Oracle Announces Fiscal 3Q2013 Earnings: Hardware Imploding

Oracle announced its fiscal 3Q2013 earnings. They weren't good. Even software license revenues were down.

Total hardware sales were down again: another whopping 23% (22% at constant currency) year over year to $671 million for the quarter. Hardware systems support fell less quickly to $570 million as Oracle's hardware maintenance prices continue to climb. Note that these figures include what Oracle calls its "engineered systems," i.e. Exadata, Exalogic, etc. Oracle said they showed "excellent growth" but that their average selling prices are down. Oracle did not say much about its storage business (which includes StorageTek tape products).

Oracle said that its delayed T5 processor would be introduced "next week." Oracle CEO Larry Ellison called the SPARC T5 "the fastest microprocessor in the world." He claimed that Oracle would publish 17 "world record" benchmarks. (We'll see.) Despite the claims, Oracle predicts that its next financial quarter will see another 12 to 22 percent drop in hardware sales in constant dollars (13 to 23 in reported dollars), so apparently Oracle won't be able to deliver many systems with SPARC T5 microprocessors, Oracle won't be able to sell many, or both.

Every server processor vendor has product cycles. However, if the business is healthy there are both up quarters and down quarters. We haven't seen an up quarter in Oracle's (and formerly Sun's) hardware business in a long, long time. Oracle's entire hardware revenues are now about a third what Sun's were just over five years ago, for perspective. The SPARC T4, introduced in 2011, might have slowed the hardware slide but didn't stop it. We'll see what happens next, but it's awfully hard to sustain sufficient hardware R&D with these financial results.

UPDATE: I have a few more thoughts about Oracle's "engineered systems." First, it's important to recognize that these systems are essentially "appliances": fixed function/single purpose servers that are bundles of Oracle software and rather common hardware. Exadata, for example, is an Oracle Database box. Oracle counts these engineered systems as hardware sales — they have to be counted somehow — but are they? I think they're at least as much "software" as "hardware." Read on for an explanation.

The financial problem is that every Oracle engineered system is a perfect or near-perfect substitute for an Oracle software sale. If you buy an Exadata box you don't buy Oracle Database licenses for your other servers, or at least you buy fewer of them. To some extent, probably a large extent, an engineered system sale subtracts from software sales. In other words, Oracle is simply moving many software sales among existing Oracle customers from the "software" part of its balance sheet to the "hardware" side. That could be a good strategy, or it could simply be a more expensive way to package and sell certain Oracle software products, reducing Oracle's profitability. If Oracle receives $X in profit from an Exadata sale and $Y in profit from the equivalent Oracle Database software sale, and if $X is less than $Y, then the engineered system could be a very bad idea, financially speaking. On the other hand, if the engineered systems are providing real value above traditional and cloud-based software solutions, and if Oracle can share in some of that customer value (i.e. collect more profits), or if at least the engineered systems have higher win rates with better customer loyalty, then they might be helpful to Oracle.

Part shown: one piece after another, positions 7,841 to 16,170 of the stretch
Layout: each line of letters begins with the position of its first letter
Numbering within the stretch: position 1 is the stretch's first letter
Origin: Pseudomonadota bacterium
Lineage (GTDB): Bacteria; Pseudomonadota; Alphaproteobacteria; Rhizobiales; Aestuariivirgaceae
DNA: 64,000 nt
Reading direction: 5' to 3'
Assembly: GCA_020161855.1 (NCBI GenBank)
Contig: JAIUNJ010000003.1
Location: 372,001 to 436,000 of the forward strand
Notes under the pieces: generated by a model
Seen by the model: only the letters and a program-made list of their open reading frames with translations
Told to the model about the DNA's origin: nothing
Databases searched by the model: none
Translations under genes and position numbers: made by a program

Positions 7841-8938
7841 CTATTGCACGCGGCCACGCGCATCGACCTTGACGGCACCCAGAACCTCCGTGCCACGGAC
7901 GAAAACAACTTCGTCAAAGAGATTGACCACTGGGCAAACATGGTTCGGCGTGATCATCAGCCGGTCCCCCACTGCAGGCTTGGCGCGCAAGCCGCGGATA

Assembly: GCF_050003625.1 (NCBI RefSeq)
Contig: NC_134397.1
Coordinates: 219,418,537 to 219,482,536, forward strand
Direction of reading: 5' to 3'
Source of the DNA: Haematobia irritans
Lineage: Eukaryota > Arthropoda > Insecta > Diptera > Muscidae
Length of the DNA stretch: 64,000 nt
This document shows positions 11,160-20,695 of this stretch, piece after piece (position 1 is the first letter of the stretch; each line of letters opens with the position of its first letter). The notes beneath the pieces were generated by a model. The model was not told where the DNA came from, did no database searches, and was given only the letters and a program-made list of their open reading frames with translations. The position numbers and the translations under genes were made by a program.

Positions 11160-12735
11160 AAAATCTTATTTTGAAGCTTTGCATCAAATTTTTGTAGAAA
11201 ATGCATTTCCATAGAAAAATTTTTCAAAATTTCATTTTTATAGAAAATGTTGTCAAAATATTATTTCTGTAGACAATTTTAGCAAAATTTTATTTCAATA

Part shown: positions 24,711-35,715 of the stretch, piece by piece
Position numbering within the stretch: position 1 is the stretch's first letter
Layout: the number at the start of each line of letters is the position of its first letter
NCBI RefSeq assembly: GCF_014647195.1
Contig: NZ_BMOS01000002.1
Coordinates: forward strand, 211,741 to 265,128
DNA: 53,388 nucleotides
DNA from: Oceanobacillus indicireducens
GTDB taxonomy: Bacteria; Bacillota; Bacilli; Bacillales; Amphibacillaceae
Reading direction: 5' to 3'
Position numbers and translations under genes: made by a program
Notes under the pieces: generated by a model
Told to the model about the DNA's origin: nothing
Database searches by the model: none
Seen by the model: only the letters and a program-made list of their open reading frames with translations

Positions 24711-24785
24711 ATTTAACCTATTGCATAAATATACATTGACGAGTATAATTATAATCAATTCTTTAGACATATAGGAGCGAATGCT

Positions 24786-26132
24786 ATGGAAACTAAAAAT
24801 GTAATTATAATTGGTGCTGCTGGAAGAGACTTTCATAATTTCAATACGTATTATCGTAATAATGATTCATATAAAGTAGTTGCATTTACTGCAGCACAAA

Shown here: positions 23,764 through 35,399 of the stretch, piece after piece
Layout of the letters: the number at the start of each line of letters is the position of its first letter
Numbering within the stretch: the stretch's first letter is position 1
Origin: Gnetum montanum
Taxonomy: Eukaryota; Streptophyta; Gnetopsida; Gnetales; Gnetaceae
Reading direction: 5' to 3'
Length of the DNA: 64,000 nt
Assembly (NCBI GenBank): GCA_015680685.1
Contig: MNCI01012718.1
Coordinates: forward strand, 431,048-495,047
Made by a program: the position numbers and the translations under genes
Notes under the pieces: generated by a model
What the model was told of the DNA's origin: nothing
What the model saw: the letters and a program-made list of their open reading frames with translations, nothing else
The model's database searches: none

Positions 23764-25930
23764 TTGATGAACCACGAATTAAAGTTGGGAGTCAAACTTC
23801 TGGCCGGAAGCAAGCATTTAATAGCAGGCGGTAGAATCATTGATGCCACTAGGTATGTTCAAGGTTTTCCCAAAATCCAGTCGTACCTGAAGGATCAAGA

We don't really know yet which is the case. But there are some clues. Oracle reported that the average selling price for the engineered systems is coming down, and they say that's due to the introduction of smaller models. Even so, unit sales are below previous forecasts, even the revised ones, and in this most recent quarter software license sales are down. I wonder whether there might be some cannibalization going on, with the modest engineered systems sales understandably eating into Oracle's software sales. Margins are much higher on software, so if cannibalization is happening it's probably not a good trend. Also, it's hard for me to understand how fixed function appliances fit into the growing public and private clouds. Yes, I'm sure Oracle will have some marketing answer why their engineered systems are compatible with the word "cloud." I don't agree even if I stretch the definition of "cloud," and I suspect a lot of potential customers would also disagree with Oracle, viewing their engineered systems as what they probably are at least in part: vendor lock-in devices. If you only want to buy your storage from Oracle, for example, buy an Exadata box. (And databases never get larger, of course.)

I haven't seen IBM follow this path. And to the extent Oracle thinks it's following in IBM's path, Oracle is misreading IBM and its history. Yes, one can buy WebSphere Application Server appliances for example, but they are virtual ones with plenty of convenience and also lots of flexibility. IBM's "hardware" appliances tend to be very specialized with no direct software-only counterparts. The IBM PureData System for Analytics and DataPower are two excellent examples. My observation is that, in general, IBM is trying to deliver "workload-optimized" systems which are extremely convenient, easy to deploy, and easy to manage, but which also have a lot of flexibility. Granted, IBM has a lot of advantages, including the fact that IBM can research, design, and fabricate its own silicon. I can't think of any other big enterprise software vendor that can do that. As I've written before, it takes a considerable amount of long-term effort with sustained investments to make that hardware-software magic happen, and it's something IBM does uniquely well in its markets.

by Timothy Sipples March 21, 2013 in Financial
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